The Queens Midtown tunnel officially opened to traffic on November 15, 1940, but 5,000 people had the opportunity to walk through one of its tubes a few days prior. As reported by amNewYork, the “tunnel warming” was permitted as a “show of gratitude” to the people who had to endure the noise of construction on the Manhattan side.
While walking across, one person reportedly exclaimed “What a bomb shelter this tunnel would make!,” according to a New York Times article, published on November 11, 1940.
7. The Queens Midtown Tunnel Was Much More Difficult to Build than the Lincoln Tunnel
Photo courtesy MTA
Ole Singstad, the same tunnel engineer behind the Holland Tunnel, was also the mastermind behind the Queens Midtown Tunnel. Due to geological variations below the East River, however, drilling under the bed rock (particularly for the Manhattan side) was a much more difficult and costly procedure during the construction of the Queens Midtown Tunnel.
To carry out the task, “Sandhogs” were hired at $11.50 per hour to excavate landfill 10 stories beneath the East River. The bedrock first had to be blasted with dynamite before circular cutting shields were used to tunnel through soil at 18-feet per week, compared to a 45-feet daily excavation rate of the Lincoln Tunnel. The drastic difference was due to the fact that the material during the construction of the Lincoln Tunnel was porous enough to be pushed to the side, rather than removed. In comparison, every bit of material excavated for the Queens Midtown Tunnel had to be lifted out via shafts. Amazingly, the digging was still completed months ahead of the date that was initially planned.
6. The Queens Midtown Tunnel Had 23 Ventilation Fans, Each the Size of a Car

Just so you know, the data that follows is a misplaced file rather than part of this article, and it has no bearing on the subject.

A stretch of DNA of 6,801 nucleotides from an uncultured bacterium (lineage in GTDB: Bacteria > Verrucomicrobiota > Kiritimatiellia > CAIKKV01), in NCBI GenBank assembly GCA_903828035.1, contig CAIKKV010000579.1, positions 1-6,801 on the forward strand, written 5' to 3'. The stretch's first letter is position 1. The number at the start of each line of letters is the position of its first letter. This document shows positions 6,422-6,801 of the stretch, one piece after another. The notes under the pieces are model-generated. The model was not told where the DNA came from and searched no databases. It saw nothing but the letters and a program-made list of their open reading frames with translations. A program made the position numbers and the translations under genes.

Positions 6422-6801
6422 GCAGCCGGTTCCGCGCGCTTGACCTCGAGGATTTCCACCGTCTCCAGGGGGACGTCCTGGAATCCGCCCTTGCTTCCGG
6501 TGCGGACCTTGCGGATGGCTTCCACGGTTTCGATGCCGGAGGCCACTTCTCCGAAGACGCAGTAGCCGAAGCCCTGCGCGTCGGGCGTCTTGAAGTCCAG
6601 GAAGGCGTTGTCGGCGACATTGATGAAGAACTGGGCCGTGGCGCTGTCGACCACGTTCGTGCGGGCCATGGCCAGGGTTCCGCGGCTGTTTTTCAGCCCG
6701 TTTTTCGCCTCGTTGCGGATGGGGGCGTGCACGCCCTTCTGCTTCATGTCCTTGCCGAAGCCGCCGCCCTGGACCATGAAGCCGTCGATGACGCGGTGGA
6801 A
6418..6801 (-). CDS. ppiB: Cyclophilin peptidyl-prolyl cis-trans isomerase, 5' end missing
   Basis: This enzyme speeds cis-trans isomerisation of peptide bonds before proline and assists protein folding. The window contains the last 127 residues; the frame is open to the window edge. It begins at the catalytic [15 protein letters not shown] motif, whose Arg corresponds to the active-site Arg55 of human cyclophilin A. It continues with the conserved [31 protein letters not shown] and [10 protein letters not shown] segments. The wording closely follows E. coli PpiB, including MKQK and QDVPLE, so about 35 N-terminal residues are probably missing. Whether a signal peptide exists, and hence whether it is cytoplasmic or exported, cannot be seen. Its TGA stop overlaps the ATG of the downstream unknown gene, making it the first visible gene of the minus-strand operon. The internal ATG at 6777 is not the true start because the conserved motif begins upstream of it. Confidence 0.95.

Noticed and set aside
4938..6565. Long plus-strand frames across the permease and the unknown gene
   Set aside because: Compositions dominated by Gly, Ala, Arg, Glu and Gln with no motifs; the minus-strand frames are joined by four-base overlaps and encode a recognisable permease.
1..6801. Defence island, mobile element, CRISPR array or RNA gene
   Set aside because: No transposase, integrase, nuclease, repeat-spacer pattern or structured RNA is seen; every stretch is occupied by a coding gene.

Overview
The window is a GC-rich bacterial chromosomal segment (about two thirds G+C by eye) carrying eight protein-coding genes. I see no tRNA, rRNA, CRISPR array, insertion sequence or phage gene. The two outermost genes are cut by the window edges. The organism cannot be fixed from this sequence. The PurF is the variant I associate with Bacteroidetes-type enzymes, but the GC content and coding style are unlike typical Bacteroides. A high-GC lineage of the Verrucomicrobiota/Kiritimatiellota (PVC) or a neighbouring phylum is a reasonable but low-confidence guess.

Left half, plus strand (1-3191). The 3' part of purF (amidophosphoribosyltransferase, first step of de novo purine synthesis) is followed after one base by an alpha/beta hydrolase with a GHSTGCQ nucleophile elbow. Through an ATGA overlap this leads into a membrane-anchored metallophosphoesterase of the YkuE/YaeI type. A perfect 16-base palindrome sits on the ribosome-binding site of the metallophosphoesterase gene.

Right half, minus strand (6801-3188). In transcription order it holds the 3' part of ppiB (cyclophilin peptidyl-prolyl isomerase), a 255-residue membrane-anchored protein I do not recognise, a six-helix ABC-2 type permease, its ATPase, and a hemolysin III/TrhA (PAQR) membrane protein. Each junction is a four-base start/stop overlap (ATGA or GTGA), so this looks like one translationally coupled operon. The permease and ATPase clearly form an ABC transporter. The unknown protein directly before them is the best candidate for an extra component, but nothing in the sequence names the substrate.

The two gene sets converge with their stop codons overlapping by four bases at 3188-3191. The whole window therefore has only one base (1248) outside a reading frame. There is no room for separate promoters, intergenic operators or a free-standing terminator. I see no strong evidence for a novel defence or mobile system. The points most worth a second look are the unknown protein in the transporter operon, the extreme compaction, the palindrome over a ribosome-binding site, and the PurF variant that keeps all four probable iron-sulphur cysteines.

Thanks to the Wired New York forum, we learned that the tunnel originally had 23 ventilation fans, each the size of a small car. They were “exhausted,” however, after 65 years on the job. As part of a $18.8 million dollar renovation, the carbon-steel bladed fans were replaced with stainless-steel ones, which are easier to maintain.
The fans (seen here), which clear the tunnel of pollutants and carbon monoxide, move 2.8 million cubic feet of air per minute, and can completely clear out both tubes every 90 seconds. Another feature that has changed since the tunnel’s opening is its original brick roadway, which was replaced with asphalt in 1995.
5. The Queens Midtown Tunnel Has Only Experienced One Major Renovation Since Opening
Aside from minor upgrades to add brighter lighting and a new ceiling, the Queens Midtown Tunnel has not required major rehabilitation work since President Roosevelt broke ground for the project in 1936. That was until October 2012, when Hurricane Sandy hit the New York metropolitan region, submerging 40 percent of the tunnel. The saltwater that flooded inside damaged the tunnel’s fixtures, including its lighting, traffic lights, signals.